On November 18, 2008, Trouble announced, via their website, that they were in the process of writing songs for an album that would likely be released in the summer of 2009. A live bootleg recording featuring the new line-up was released via the band's website in 2008, then worldwide by Escapi Music about one year later. On March 4, 2009, Trouble revealed on their website that the new album would tentatively be called The Dark Riff. On September 9, 2010, the band announced that they are "getting ready for the studio now. [We] have been making preliminary recordings and working out things to bring the best possible Trouble release."[20] Bruce Franklin later said in a 2009 interview that The Dark Riff would not be the title of the forthcoming album.

Kyle Thomas

In February 2012, Kory Clarke left Trouble.[21] Kyle Thomas, who was with the band from 1997 to 2000, took his place. Also in February 2012, two original members of Trouble — vocalist Eric Wagner and drummer Jeff Olson — joined forces with the band's longtime bassist Ron Holzner in a new heavy rock/doom metal act called The Skull. According to a statement on the band's Facebook page, "The Skull is here to do one thing... rock you with the sounds and spirit of Trouble — past, present, future.[22] The Skull is planning a thirty-year celebration tour of Trouble's debut album, Psalm 9 in 2014.[23]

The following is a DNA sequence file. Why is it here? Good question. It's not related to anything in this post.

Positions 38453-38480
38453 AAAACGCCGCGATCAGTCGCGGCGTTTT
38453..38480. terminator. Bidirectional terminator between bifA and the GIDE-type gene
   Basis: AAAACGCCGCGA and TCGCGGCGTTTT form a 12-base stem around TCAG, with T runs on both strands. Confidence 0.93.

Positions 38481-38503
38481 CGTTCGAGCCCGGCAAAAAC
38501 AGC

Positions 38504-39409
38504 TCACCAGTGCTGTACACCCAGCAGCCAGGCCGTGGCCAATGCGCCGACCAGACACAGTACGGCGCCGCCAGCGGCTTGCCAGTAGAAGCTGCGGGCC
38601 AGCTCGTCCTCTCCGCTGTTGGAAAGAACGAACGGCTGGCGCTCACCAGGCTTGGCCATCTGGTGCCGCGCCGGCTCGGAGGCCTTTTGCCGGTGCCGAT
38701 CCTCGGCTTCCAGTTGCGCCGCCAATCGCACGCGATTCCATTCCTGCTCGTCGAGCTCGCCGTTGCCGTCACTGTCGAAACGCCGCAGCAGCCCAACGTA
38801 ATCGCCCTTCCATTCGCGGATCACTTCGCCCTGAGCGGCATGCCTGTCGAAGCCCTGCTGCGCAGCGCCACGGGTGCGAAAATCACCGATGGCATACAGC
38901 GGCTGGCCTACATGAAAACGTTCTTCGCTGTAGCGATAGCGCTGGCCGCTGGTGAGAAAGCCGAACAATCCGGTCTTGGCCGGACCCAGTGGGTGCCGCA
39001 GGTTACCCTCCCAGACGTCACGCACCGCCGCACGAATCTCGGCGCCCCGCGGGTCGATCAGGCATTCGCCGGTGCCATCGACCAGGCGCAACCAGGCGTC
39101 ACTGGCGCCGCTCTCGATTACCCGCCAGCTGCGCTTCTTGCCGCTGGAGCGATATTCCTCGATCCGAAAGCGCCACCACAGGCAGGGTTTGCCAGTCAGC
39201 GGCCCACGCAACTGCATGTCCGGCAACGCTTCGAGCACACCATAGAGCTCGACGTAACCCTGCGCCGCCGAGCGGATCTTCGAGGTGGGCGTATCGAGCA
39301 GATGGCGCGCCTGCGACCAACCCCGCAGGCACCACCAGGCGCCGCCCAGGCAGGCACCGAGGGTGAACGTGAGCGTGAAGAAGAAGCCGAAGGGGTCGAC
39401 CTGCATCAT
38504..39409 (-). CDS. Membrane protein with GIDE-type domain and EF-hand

On February 16, 2013, Jeff Olson announced that he would be playing some keyboard intros on the new album.[24] In May 2013, it was announced that the new album, The Distortion Field, was scheduled to be released July 16 in North America and July 26 in Europe. This is the first release to feature Kyle Thomas and was produced by Bill Metoyer. Shortly after its release, Rob Hultz of Solace and Godspeed joined the band as a bassist.[25]

In 2014, Wartell announced that Trouble had begun working on new material for the follow-up to The Distortion Field.[26] No news or progress on the album had been reported until July 2022, when the band entered the studio to start recording it.[27]

Original Trouble singer Eric Wagner died of complications from COVID-19 on August 22, 2021 at the age of 62.[6][28][29][30]

Music and image[edit]